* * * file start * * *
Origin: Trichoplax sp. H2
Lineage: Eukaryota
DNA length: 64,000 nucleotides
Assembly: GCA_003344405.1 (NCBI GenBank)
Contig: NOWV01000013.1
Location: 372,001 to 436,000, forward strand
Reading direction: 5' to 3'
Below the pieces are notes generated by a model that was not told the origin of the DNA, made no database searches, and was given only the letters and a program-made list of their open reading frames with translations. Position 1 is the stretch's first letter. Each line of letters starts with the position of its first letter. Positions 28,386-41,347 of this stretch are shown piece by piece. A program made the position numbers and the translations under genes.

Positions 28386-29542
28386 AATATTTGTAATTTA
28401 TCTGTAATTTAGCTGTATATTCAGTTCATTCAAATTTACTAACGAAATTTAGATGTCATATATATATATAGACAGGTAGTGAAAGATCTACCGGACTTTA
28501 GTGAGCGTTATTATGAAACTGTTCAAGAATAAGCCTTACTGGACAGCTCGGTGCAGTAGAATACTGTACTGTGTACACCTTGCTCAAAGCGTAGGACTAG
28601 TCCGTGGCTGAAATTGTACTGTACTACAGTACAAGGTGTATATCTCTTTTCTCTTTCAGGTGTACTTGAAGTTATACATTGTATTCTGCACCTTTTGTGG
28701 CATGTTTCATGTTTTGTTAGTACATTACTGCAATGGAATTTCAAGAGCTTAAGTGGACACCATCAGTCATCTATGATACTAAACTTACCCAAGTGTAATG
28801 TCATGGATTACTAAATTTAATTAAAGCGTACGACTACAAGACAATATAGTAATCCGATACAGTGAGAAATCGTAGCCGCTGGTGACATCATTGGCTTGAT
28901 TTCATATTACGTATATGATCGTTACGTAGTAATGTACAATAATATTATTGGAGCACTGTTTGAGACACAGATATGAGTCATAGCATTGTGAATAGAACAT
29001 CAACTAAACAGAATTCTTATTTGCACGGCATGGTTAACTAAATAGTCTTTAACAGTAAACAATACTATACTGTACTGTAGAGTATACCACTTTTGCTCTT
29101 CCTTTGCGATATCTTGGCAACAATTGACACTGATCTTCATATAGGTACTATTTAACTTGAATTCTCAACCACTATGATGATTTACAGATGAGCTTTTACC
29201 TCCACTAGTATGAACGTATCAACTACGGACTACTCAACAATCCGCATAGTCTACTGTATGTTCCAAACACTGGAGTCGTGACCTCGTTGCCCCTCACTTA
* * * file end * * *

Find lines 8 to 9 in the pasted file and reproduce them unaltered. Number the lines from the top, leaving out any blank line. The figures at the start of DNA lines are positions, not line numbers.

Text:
Below the pieces are notes generated by a model that was not told the origin of the DNA, made no database searches, and was given only the letters and a program-made list of their open reading frames with translations. Position 1 is the stretch's first letter. Each line of letters starts with the position of its first letter. Positions 28,386-41,347 of this stretch are shown piece by piece. A program made the position numbers and the translations under genes.

Positions 28386-29542